Skip to main content

Why I bought a MacBook Air

I've been looking around for a new laptop for a while now, and I finally decided on the MacBook Air. Specifically, the 2014 13 inch model, 128 GB SSD, 1.4 GHz Core i5, 8 GB of RAM. It's by far the best laptop I've ever owned, and I couldn't be happier with my purchase.

The decision to buy a MacBook Air was a tough one. There are a lot of great laptops available right now, and the MacBook Pro with the retina display was pretty tempting. Ultimately it was the light weight, long battery life, decent performance, stylishness, and price of the MacBook Air that influenced my decision.

Here's the list of laptops I was looking at:

  1. MacBook Pro
  2. MacBook Air
  3. Asus Zenbook
  4. Acer Aspier S7
  5. HP Envy
  6. HP Spectre
  7. Toshiba Kirabook
  8. Lenovo Yoga Pro 2
  9. Microsoft Surface Pro 3
  10. Dell XPS 
I was leaning towards something light, such as an ultrabook, but I didn't want to pay much more than $1000. For me, it's hard to justify that much money on a laptop. I've bought cars for less money :). Kids are always in need of something.

To be fair the MacBook Air was my point of reference, so my decision my have been a little biased. I thought that the Apple brand was a little over priced, and that there must be an alternative that was just as good but costs less. 

What I found was that competitors were around the same price, if not more than the MacBook Air. So I just went with the MacBook Air, and I'm satisfied with my decision. 


Popular posts from this blog

Generating Java Mixed Mode Flame Graphs

Overview I've seen Brendan Gregg's talk on generating mixed-mode flame graphs  and I wanted to reproduce those flamegraphs for myself. Setting up the tools is a little bit of work, so I wanted to capture those steps. Check out the Java in Flames post on the Netflix blog for more information. I've created github repo ( )  that contains the scripts used to get this going, including a Vagrantfile, and JMeter Test Plan. Here's a flame graph I generated while applying load (via JMeter) to the basic arithmetic Tomcat sample application. All the green stacks are Java code, red stacks are kernel code, and yellow stacks are C++ code. The big green pile on the right is all the Tomcat Java code that's being run. Tools Here's the technologies I used (I'm writing this on a Mac). VirtualBox 5.1.12 Vagrant 1.9.1 bento/ubuntu-16.04 (kernel 4.4.0-38) Tomcat 7.0.68 JMeter 3.1 OpenJDK 8 1.8.111 linux-tools-4.4.0-38 linux-to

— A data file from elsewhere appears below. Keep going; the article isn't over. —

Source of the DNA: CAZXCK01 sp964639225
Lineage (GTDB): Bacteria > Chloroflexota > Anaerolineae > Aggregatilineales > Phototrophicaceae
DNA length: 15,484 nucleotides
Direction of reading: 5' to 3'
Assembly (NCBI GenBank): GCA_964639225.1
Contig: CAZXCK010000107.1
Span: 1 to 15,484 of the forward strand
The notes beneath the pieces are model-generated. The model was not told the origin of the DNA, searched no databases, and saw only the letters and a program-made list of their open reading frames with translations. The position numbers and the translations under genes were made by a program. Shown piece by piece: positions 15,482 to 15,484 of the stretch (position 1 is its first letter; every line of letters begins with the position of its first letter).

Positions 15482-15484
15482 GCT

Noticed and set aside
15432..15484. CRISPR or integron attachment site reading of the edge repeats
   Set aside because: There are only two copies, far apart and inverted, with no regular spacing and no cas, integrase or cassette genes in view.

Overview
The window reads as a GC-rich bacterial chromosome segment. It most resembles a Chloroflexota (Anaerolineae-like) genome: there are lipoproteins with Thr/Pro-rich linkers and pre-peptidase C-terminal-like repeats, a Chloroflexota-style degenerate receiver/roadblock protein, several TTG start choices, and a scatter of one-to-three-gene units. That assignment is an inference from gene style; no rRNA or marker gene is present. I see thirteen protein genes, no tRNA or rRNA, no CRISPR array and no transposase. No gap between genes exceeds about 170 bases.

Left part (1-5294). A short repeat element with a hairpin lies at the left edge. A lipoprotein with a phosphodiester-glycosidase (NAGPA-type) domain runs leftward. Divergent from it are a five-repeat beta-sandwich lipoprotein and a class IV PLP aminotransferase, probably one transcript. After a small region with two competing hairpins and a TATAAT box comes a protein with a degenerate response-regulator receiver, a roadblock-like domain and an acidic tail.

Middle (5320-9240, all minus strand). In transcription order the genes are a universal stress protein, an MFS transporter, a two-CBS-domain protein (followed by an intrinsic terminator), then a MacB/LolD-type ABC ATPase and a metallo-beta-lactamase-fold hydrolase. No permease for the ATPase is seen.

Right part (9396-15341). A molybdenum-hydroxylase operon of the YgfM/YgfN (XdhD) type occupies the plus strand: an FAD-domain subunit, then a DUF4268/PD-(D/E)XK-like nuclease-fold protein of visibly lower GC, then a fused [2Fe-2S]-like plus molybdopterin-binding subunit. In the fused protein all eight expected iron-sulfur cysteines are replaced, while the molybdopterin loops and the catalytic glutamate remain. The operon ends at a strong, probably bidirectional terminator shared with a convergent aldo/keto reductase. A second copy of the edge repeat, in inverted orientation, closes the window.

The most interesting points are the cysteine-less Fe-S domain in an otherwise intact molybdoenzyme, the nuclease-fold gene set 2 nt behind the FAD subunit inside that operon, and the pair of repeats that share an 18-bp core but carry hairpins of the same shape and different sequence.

Basic Web Performance Testing With JMeter and Gatling

Introduction In this post I'll give a quick way to get some basic web performance metrics using both JMeter and Gatling . JMeter is a well known, open source, Java based tool for performance testing. It has a lot of features, and can be a little confusing at first. Scripts (aka Test Plans), are XML documents, edited using the JMeter GUI.  There are lots of options, supports a wide variety of protocols, and produces some OK looking graphs and reports. Gatling is a lesser known tool, but I really like it. It's a Scala based tool, with scripts written in a nice DSL. While the scripts require some basic Scala, they are fairly easy to understand and modify. The output is a nice looking, interactive, HTML page. Metrics   Below are the basic metrics gathered by both JMeter and Gatling . If you are just starting performance testing, these might be a good starting point . Response Time – Difference between time when request was sent and time when response has been fully rec

Multi Threaded NUnit Tests

Recently I needed to reproduce an Entity Framework deadlock issue. The test needed to run in NUnit, and involved firing off two separate threads. The trouble is that in NUnit, exceptions in threads terminate the parent thread without failing the test. For example, here's a test that starts two threads: the first thread simply logs to the console, while the other thread turfs an exception. What I expected was that this test should fail. However, the test actually passes. readonly ThreadStart[] delegates = { () => { Console.WriteLine("Nothing to see here"); }, () => { throw new InvalidOperationException("Blow up"); } }; [Test] public void SimpleMultiThreading() { var threads = delegates.Select(d => new Thread(d)).ToList(); foreach (var t in threads) { t.Start(); } foreach (var t in threads) { t.Join(); } } Peter Provost posted an article that describes how to make this test fail. It